One of the biggest issue with distributed database is to find the right model to store your data. On a recent project, I decided to use a registry model.

### The registry idea

The idea behind writing a registry is to have an easy way to both store and view data.

For a given device that has a {UUID} id:

• I will access “/device/{UUID}/”.
• Any properties will be stored in “/device/{UUID}/properties/”.
• Deletion of the device will delete all the contents this device contains.

### Classical column-families to index data

The problem comes with the data we need to index. We can store everything in a registry manner like having a path “/device/by-owner/{UUID}”:[“{UUID1}”,“{UUID2}”]. But it’s just easier to use cassandra secondary indexes have each property of each entity written to the indexed columns of the column family.

### Sample use case: file storage

So you get the basic “Registry” model. Storing file on top of that is quite easy. Then what I did is I just said files are chunks of data. So if I want to store a picture for a user, I could store like this:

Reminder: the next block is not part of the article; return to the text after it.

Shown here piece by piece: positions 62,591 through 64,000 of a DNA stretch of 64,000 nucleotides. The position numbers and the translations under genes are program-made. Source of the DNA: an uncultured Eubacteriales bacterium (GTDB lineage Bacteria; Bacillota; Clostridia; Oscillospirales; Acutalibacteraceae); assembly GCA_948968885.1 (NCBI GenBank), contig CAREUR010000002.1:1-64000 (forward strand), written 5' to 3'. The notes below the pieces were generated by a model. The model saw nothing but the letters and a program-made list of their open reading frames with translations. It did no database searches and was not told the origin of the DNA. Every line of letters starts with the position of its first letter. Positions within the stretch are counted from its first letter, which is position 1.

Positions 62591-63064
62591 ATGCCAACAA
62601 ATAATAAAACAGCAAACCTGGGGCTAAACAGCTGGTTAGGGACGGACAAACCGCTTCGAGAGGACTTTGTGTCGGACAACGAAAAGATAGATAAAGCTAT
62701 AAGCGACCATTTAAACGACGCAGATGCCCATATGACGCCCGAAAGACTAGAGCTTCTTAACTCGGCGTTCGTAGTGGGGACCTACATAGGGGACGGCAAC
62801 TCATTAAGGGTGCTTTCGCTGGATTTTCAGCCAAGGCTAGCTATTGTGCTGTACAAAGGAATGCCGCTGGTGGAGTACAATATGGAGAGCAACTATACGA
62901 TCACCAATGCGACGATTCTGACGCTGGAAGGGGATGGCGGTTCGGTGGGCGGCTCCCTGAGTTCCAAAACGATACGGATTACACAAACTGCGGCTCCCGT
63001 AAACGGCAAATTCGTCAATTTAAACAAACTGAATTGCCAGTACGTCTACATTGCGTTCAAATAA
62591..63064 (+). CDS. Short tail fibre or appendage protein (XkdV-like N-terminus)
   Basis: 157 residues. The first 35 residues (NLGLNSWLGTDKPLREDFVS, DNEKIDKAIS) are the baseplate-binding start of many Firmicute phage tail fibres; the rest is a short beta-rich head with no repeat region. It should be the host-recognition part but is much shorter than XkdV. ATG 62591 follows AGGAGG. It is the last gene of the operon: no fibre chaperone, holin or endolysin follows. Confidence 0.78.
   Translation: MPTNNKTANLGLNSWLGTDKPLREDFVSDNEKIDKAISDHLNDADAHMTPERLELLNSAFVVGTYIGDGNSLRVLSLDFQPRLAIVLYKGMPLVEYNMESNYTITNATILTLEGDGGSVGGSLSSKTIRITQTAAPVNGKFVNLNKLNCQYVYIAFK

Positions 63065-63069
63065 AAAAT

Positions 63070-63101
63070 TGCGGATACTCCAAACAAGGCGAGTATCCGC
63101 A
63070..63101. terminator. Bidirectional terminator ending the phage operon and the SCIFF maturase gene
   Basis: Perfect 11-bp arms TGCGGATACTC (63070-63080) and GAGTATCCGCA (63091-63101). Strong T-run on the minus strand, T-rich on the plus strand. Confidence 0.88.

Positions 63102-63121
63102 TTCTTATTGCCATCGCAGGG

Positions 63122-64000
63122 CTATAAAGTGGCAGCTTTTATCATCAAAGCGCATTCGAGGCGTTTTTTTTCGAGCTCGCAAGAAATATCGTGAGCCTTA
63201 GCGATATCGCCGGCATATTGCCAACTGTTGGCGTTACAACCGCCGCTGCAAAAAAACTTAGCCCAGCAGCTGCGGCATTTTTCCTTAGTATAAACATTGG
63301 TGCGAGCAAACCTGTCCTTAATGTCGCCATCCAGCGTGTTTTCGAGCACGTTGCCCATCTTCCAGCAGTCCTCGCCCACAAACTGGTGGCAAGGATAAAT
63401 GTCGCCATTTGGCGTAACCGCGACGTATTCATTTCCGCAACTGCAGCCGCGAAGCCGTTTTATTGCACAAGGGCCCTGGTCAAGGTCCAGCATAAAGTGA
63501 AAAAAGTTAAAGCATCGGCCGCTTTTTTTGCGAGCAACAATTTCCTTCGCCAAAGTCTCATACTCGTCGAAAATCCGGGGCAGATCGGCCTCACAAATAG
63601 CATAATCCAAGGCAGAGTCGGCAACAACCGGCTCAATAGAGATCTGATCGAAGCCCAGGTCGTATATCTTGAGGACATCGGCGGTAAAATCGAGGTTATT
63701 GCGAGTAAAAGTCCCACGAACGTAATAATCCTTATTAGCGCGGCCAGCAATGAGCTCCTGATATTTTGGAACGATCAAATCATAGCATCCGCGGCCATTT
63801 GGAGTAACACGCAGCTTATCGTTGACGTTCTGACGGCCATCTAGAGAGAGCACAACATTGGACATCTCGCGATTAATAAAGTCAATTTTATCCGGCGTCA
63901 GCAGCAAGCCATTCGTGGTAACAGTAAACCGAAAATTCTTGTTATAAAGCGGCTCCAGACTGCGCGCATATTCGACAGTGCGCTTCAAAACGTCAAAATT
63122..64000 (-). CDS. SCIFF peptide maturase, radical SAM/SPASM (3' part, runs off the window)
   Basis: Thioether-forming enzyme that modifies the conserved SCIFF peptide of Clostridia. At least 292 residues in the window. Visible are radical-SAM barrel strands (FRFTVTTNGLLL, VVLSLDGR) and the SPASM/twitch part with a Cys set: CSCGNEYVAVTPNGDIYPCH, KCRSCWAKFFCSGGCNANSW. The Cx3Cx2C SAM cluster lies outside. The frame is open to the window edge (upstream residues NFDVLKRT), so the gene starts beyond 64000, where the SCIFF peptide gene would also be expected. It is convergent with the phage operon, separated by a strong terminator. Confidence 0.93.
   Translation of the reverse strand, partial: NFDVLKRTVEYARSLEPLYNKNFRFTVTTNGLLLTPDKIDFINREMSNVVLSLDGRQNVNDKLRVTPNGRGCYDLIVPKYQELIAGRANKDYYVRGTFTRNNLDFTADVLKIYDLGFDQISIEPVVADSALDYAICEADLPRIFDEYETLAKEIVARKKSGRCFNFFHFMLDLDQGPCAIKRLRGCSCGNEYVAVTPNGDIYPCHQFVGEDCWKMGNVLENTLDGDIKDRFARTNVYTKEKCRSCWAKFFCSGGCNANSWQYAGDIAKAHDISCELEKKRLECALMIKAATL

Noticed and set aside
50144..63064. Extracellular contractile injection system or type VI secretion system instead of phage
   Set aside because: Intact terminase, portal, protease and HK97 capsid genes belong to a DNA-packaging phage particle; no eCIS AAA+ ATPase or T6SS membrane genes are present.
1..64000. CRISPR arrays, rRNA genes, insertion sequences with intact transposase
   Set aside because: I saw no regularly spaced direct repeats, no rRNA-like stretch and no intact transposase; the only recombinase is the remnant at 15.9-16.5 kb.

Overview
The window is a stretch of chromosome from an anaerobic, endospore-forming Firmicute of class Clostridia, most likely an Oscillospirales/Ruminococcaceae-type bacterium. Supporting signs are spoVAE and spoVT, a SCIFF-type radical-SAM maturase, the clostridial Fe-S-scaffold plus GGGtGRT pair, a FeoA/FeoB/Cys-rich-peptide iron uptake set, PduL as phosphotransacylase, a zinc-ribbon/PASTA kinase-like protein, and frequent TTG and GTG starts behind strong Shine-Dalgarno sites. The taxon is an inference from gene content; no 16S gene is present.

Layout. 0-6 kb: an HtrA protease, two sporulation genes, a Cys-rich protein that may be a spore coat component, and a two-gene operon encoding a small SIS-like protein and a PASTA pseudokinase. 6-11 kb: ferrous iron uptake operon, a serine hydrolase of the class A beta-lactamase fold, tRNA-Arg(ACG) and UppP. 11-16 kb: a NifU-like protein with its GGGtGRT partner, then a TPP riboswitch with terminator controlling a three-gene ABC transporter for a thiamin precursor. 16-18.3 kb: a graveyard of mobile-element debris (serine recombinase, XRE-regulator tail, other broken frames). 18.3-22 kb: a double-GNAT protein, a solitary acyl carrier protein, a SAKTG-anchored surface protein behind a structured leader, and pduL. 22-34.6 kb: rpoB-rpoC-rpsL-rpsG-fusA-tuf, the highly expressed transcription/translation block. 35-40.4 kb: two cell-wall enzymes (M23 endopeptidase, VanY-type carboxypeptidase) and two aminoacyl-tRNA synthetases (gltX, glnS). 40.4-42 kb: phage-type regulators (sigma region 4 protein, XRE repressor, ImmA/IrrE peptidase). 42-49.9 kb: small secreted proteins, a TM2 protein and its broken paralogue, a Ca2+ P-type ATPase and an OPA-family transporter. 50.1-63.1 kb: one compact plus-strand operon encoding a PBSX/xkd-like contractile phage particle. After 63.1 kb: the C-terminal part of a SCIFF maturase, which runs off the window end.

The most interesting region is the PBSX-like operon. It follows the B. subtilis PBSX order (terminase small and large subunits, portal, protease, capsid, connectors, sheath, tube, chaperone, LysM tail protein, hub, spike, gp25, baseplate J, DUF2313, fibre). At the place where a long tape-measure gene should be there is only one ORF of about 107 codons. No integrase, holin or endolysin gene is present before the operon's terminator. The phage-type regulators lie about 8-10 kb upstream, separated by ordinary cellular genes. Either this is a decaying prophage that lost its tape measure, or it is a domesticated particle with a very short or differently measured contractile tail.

• ”/user/{UUID}/picture/” becomes the path of the picture.
• ”/user/{UUID}/picture/type” describes the type of this file (“file” or “directory”)
• ”/user/{UUID}/picture/filetype” describes the content of this tile (“text/plain” per example)
• ”/user/{UUID}/picture/size” describes the size of the file
• ”/user/{UUID}/picture/chunk-size” describes the size of each chunk that we will save
• Then we will save each chunk from “/user/{UUID}/picture/0” to /user/{UUID}/picture/X.

### Hector object mapper

I have to say I didn’t know this project existed not that long ago.

I think HOM is a much better option in pretty much all the cases. Still having a simple tree view of your data can be a very interesting feature to analyze what you are working on.